Olver has been critical of the United States lack of involvement regarding the genocide in Darfur. Olver was one of five members of Congress arrested April 28, 2006 after protesting the genocide outside the Sudanese Embassy.[16] Olver was arrested again in front of the Sudanese Embassy during a protest in 2012 along with other members of Congress and actor George Clooney.[17]

Domestic policy

Olver co-sponsored H.R. 676 which would introduce a universal health insurance program with single-payer financing. In addition to supporting different pieces of healthcare reform legislation in the House, Olver has also strongly supported allowing federal funds related to health care programs to fund abortion operations.[18] In addition to supporting the inclusion of coverage for abortions in healthcare, Olver has consistently supported pro-choice legislation in the House and has received favorable ratings from pro-choice interest groups such as the NARAL Pro-Choice America, which gave Olver a rating of 100.[18][19]

Olver supports efforts to reduce the number of illegal immigrants entering the United States, but also believes in immigration reform so that qualified immigrants could more easily be granted entrance.[20] Olver also believes that illegal immigrants currently residing in the United States need to be provided with a pathway to citizenship, and that these immigrants should not have to return to their countries of origin before obtaining citizenship.[21]

Committee assignments

Party leadership

Personal life

The John W. Olver Transit Center
The John W. Olver Transit Center

Olver was married to Rose Richardson Olver, a Professor of Psychology and Sexuality, Women's and Gender Studies at Amherst College, from 1959 until her death in 2014, and they had one daughter named Martha.[22] He has lived in Amherst, Massachusetts, since 1963.[23]

On May 4, 2012 a new central bus and rail station in Greenfield, Massachusetts was dedicated in Olver's honor. The building is the first zero-net-energy transportation facility in the nation, generating heat and power via geothermal wells, photovoltaic panels and sunlight.[24]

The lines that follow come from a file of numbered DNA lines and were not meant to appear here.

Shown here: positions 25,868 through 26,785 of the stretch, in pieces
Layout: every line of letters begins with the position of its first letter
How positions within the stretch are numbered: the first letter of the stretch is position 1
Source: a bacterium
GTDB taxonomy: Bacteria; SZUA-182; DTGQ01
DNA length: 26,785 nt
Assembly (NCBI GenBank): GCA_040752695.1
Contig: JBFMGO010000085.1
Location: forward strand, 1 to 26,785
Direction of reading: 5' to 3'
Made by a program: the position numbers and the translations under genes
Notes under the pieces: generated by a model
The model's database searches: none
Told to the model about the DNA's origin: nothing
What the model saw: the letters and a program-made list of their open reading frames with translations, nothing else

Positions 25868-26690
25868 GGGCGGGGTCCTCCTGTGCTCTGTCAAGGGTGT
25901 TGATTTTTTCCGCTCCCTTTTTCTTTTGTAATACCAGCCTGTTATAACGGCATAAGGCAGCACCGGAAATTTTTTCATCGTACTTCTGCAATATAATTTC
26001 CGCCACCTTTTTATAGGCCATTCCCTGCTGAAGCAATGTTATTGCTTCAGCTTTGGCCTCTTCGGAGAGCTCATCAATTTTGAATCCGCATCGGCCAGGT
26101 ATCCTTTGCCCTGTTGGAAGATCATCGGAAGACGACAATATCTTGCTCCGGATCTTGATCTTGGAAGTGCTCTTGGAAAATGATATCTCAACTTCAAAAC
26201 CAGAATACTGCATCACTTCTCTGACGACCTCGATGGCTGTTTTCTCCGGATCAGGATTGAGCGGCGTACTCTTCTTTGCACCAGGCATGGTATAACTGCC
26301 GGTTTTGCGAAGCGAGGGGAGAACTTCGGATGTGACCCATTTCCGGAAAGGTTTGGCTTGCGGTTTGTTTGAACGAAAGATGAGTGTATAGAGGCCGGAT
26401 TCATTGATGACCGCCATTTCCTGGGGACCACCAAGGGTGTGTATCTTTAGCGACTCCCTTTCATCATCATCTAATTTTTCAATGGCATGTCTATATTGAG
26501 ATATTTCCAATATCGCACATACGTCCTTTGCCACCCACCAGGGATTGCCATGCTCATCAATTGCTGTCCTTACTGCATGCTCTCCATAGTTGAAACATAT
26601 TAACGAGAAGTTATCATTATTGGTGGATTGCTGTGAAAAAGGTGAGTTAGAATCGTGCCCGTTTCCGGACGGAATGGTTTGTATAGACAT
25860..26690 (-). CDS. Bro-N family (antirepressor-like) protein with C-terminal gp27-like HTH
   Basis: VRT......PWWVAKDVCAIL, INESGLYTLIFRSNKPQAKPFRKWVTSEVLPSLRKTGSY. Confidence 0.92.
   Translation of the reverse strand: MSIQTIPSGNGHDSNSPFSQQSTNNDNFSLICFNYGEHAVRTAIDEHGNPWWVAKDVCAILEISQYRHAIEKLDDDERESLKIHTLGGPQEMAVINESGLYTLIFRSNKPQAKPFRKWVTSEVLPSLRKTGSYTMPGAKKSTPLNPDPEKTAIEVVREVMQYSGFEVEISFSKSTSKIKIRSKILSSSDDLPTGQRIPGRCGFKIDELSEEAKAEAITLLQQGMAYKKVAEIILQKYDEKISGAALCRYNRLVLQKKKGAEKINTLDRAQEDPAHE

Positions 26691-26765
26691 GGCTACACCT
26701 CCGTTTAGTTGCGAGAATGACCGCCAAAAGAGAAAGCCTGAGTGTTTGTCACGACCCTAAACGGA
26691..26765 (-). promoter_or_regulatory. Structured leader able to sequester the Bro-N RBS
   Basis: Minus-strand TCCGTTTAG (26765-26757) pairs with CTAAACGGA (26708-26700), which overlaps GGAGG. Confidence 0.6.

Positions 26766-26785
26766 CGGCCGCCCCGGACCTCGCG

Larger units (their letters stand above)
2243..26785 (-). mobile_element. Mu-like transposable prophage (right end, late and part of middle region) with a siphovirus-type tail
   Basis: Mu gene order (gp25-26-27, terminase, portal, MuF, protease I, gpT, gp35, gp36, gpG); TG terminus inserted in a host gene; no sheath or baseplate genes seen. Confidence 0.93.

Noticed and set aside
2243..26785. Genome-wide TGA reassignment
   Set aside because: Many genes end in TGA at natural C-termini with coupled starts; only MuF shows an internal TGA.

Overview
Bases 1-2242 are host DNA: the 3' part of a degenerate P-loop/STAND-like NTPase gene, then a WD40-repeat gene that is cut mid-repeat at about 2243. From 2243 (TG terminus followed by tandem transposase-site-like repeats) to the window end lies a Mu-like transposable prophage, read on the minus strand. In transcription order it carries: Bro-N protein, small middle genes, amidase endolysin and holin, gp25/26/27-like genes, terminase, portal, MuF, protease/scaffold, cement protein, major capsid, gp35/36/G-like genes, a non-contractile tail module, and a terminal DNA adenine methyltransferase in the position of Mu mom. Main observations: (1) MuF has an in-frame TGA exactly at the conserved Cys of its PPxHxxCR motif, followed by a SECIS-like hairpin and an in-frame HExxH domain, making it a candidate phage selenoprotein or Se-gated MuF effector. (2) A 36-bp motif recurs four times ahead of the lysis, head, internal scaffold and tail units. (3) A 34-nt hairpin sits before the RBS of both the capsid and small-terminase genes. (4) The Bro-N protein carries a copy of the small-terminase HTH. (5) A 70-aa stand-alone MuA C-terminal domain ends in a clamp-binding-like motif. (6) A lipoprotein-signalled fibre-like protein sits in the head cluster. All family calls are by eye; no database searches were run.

On October 27, 2017, the John W. Olver Design Building at the University of Massachusetts Amherst was dedicated in Olver's honor. The building was the largest and most technologically advanced academic wood structure in the US upon completion. It was also the first in the US to use a wood-concrete composite floor system researched at the University of Massachusetts.[25]

On October 28, 2010 Olver was awarded the Soldier On Award presented by the veterans group, Soldier On. This award, created for Soldier On by sculptor Andrew DeVries, recognizes individuals whose leadership and actions have advanced the goal of ending veteran homelessness.[26]


  1. ^ "The Olver Family Tree". Retrieved January 15, 2013.
  2. ^ a b c d e f Duncan, Philip D., and Nutting, Brian (eds.) (2004). "Olver, John W., D-Mass." CQ's Politics in America 2004: The 108th Congress. Washington: Congressional Quarterly. pp. 480–481. ISBN 978-1-56802-813-2.
  3. ^ "Biographical Profile for John W. Olver". Vote-USA. Retrieved November 15, 2010.
  4. ^ a b John W Mashek (June 19, 1991). "Olver takes House seat after schedule snafu; freshman looks to future of 1st district". The Boston Globe. Retrieved January 15, 2013.
  5. ^ "Olver resigns from state Senate". The Boston Globe. June 15, 1991. Retrieved January 15, 2013.